Autonomous cars with real people on real roads in real traffic situations will be tested by Volvo in London from early next year, in what the Swedish car-maker has described as the "most ambitious" autonomous car experiment to date.
Adapted versions of Volvo's XC90 sport utility vehicle will be used in the trials equipped with additional technology enabling semi-autonomous driving. The vehicles will be able to take over driving for certain periods of time and perform actions including steering, lane changing, accelerating and braking.
Volvo, which has been known for pioneering car safety technology, hopes that driverless cars will help reduce the number of fatal car accidents and serious injuries.
"Autonomous driving (AD) represents a leap forward in car safety," said Håkan Samuelsson, president and chief executive of Volvo Cars. "The sooner AD cars are on the roads, the sooner lives will start being saved."
Volvo, inventor of the three-point seatbelt in 1959, has an ambitious goal of bringing the number of people killed or seriously injured in crashes involving its new vehicles to zero by 2020.
The experiment, dubbed ‘Drive Me London’, will commence in early 2017 with only a few families involved and will be expanded in 2018 to involve up to 100 semi-autonomous cars.
Volvo said that in addition to being the first autonomous car trial running on public roads and involving real drivers, the experiment will also be the most extensive autonomous driving test in the UK.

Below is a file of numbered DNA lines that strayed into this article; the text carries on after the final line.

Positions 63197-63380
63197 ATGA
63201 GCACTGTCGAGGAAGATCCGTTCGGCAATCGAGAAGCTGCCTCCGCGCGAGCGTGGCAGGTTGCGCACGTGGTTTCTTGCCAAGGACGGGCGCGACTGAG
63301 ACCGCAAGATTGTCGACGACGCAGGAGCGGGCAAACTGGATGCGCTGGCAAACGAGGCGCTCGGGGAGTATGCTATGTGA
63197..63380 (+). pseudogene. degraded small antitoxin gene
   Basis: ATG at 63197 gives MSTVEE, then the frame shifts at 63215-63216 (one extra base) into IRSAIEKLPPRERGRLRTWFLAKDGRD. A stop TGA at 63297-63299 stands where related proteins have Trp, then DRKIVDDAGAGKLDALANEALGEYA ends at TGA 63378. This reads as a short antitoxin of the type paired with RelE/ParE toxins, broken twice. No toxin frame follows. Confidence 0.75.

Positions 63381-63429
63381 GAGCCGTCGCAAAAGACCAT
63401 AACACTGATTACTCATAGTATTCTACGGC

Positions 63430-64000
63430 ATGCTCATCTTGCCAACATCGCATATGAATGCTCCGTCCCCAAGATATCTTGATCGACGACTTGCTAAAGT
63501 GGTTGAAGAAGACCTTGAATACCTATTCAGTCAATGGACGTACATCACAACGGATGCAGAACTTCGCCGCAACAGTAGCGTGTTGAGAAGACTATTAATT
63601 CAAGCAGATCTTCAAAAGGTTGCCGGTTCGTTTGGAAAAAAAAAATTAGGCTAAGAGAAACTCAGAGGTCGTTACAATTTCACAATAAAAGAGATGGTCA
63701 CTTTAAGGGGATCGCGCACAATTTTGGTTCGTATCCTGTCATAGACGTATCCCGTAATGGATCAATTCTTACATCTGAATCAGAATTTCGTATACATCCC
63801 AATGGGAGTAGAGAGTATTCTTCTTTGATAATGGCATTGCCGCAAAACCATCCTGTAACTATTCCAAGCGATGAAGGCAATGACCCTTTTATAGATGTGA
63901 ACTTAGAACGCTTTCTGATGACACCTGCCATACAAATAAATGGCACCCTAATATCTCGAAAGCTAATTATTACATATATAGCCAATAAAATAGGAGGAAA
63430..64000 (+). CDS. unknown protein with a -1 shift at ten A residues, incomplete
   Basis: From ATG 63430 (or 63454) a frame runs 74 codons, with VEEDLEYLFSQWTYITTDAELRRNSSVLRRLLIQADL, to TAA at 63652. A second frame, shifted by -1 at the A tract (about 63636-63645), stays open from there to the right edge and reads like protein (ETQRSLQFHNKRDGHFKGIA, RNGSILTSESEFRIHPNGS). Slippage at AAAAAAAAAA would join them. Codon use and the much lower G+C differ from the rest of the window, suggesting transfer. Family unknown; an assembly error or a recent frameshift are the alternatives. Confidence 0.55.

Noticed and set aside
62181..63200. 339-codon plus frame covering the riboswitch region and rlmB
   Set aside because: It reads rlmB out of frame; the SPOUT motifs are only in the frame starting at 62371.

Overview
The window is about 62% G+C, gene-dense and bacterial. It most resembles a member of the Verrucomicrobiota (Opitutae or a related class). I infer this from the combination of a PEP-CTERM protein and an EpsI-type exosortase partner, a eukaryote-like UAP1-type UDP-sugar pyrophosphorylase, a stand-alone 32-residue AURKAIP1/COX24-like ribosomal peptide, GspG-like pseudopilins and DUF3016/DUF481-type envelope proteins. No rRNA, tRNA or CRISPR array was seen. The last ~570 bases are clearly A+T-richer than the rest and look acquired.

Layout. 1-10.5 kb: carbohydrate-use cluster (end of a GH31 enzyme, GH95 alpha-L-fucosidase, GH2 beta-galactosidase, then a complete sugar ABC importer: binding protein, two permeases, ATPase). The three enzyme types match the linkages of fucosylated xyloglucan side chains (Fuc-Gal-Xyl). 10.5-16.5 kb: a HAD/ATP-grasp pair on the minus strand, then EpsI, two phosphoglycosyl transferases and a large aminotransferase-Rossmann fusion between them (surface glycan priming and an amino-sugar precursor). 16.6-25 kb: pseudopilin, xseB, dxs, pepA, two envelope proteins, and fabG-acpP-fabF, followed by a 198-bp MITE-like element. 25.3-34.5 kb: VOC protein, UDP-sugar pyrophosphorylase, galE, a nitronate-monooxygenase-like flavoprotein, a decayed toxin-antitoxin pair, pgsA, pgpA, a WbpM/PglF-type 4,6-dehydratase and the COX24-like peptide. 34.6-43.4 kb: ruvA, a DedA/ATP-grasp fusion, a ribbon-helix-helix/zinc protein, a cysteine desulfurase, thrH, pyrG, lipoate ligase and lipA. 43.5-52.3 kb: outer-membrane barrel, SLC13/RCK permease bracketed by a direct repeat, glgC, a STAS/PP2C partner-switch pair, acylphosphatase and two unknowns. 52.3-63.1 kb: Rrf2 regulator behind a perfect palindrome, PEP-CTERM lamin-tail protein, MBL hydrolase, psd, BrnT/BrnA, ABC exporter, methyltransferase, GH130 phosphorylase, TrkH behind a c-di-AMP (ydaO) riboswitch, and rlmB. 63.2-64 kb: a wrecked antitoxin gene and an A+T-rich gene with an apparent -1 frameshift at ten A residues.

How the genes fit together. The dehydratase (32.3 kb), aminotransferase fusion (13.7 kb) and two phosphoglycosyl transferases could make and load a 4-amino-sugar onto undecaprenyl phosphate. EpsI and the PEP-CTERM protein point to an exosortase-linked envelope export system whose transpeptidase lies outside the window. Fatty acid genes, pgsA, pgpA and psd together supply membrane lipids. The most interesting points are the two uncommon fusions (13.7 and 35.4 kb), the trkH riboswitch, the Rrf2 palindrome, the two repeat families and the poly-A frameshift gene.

"Research in the US by National Highway Traffic Safety Administration predicts that by 2035, as a result of autonomous and connected cars, crashes will be reduced by 80 per cent,” said Peter Shaw, chief executive of Thatcham Research, which is cooperating with Volvo on the experiment.
“Additionally, if a crash unfortunately can't be avoided, then the impact speed will also drop as a result of the system's performance – reducing the severity of the crash."
In addition to improved safety, autonomous cars are expected to reduce congestion due to the optimised traffic flows, which would cut journey times for drivers, as well as reduce pollution.
"There are multiple benefits to AD cars," Samuelsson said. "That is why governments globally need to put in place the legislation and infrastructure to allow AD cars onto the streets as soon as possible. The car industry cannot do it all by itself. We need governmental help."
According to some estimates, up to 90 per cent of all accidents are caused by driver error or distraction, hence the life-saving potential of autonomous cars.
Volvo will use data from the trial to further fine-tune its autonomous driving technology before its commercial deployment in the early 2020s.
Chancellor George Osborne announced plans in March's Budget for trials which will allow driverless cars on motorways next year.
Proposals sweeping away regulations that prevent autonomous driving are expected to be brought forward this summer that would allow driverless cars to take to the roads by 2020.